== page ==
Li pointed out that the demand for the RM scheme will catch on, especially now that HKMC is offering incentives to the potential customer. In October, 2012, the maximum specified property value for payout calculation was increased from HK$8 million to HK$15 million while the minimum age of borrowers was lowered from 60 to 55 following requests from potential customers. The maximum lump-sum payout amount was raised from 50 percent of the actuarial value of the reverse mortgage to 90 percent, aiming to help those looking for a larger single payment to meet immediate needs.

Such provisions were made with a view to bringing greater flexibility and benefits to a wide and steadily-growing range of borrowers, added Li. “When reverse mortgage was introduced in 2011, it was largely intended for people who were cash-poor, yet property-rich,” he said. “But soon we found out that moneyed people were also interested in this scheme.”

The current highest monthly payout from the RM scheme is up to HK$100,500 ($12,964) and the highest appraised property value shoots to HK$45 million ($5.8 million). In both cases, the borrowers are very rich, said Li. In fact, the scheme is no longer just meant to bail out people with limited means wondering how to cope with retirement. A large number of rich people approaching retirement were seriously considering joining the scheme to ensure having a regular and stable income, he said.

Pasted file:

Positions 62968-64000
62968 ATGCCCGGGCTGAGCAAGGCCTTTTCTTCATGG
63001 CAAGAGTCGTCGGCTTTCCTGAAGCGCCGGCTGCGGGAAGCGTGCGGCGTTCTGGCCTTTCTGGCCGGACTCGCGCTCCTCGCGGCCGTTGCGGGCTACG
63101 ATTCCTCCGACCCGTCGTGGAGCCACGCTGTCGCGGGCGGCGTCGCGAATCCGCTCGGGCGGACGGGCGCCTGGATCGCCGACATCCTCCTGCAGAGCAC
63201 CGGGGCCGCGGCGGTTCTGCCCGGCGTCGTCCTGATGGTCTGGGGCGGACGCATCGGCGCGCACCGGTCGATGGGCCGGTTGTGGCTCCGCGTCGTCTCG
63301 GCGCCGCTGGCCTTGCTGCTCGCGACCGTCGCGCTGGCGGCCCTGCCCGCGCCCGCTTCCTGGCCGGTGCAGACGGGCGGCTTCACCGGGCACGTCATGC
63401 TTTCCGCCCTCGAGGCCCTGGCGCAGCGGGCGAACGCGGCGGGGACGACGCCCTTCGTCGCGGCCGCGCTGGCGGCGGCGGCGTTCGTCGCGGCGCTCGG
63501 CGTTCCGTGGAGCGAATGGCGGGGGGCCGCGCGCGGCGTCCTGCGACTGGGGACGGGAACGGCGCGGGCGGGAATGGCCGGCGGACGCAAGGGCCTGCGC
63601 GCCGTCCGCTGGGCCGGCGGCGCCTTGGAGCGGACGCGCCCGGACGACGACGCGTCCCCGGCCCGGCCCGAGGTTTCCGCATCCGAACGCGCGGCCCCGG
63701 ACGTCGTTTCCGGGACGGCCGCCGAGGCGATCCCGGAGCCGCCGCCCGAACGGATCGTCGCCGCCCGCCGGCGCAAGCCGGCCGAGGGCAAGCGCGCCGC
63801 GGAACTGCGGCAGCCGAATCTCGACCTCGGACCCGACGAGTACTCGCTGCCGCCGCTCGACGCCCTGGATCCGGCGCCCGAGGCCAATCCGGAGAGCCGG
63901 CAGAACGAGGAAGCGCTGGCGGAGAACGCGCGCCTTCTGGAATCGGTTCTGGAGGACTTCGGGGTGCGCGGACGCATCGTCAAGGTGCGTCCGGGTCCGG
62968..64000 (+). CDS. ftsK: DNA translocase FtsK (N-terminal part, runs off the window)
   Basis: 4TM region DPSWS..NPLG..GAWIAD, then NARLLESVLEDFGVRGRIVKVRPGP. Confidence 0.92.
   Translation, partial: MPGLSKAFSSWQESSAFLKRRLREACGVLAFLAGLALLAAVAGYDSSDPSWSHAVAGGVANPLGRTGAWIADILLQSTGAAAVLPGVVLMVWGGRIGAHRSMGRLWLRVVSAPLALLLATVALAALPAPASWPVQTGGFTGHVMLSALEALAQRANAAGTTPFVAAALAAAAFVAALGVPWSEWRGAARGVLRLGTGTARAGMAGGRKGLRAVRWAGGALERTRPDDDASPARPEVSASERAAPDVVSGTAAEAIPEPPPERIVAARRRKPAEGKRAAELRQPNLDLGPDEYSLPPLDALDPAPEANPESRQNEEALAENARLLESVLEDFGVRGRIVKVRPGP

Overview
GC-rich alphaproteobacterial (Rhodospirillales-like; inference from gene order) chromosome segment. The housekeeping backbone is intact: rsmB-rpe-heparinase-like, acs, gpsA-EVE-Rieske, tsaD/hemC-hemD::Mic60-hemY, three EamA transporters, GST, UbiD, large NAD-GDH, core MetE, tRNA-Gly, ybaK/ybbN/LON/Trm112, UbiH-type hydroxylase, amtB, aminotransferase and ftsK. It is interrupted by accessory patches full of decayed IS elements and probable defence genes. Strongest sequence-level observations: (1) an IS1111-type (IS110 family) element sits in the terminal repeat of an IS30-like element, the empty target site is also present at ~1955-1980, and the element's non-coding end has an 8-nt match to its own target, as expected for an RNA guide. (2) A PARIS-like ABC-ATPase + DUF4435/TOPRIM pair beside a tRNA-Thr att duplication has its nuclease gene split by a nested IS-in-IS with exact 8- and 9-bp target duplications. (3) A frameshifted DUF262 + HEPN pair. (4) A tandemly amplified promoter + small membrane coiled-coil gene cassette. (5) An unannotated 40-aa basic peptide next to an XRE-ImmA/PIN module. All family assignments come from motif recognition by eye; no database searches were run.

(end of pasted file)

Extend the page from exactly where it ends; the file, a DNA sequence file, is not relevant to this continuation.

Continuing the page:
Stable income guarantee

“In an uncertain and unpredictable world, the Lehman Brothers can crash overnight  and more than 200 banks in the US fail every year. Rich people prefer not to put all eggs in one basket when they retire,” said Li. He feels it’s the guarantee of having a stable source of income that makes rich people opt for the RM scheme. “While there’s never a lack of investment products in Hong Kong, the chilling reality is that none of them comes with a zero risk as the RM does,” says Li, adding that the only party who was exposed to risk here was HKMC, who could make a loss if the value of a property declined, interest rates were raised and borrowers lived too long.

By 2050, the World Health Organization predicts, Hong Kong will have the fifth-largest population density of elderly people worldwide. To hedge the risks, the HKMC offered yet another incentive in October 2013, encouraging borrowers to sign their life insurance policies to the HKMC. This way, they get more in terms of monthly payouts by tapping the cash value of their life insurance policies without touching the death benefits.

“And it lends us an additional protection besides the property itself as the cash value of a life insurance policy does not fluctuate like property value,” said Li.

Reversed mortgage is a money-making financial product rather than a welfare policy. But it can work in tandem with improving the social security mechanism, said Dominic Wu, managing director and senior risk manager at BNY Mellon.

He predicts a stable market demand for the RM scheme since it helps a growing number of elderly people to unlock the concentration of wealth in the form of property.

“However, in order to care for an aging population, we need to call for a public pension policy,” says Wu.

“The RM scheme is a financial product catering for the specific financial need of some people. As a growing business, it will eventually be known to and accepted by more and more people. At the same time, it is a complicated product which takes time to understand,” said Li. 

“The problem is that many Hong Kong people aren’t bothered to find out about it,” he added.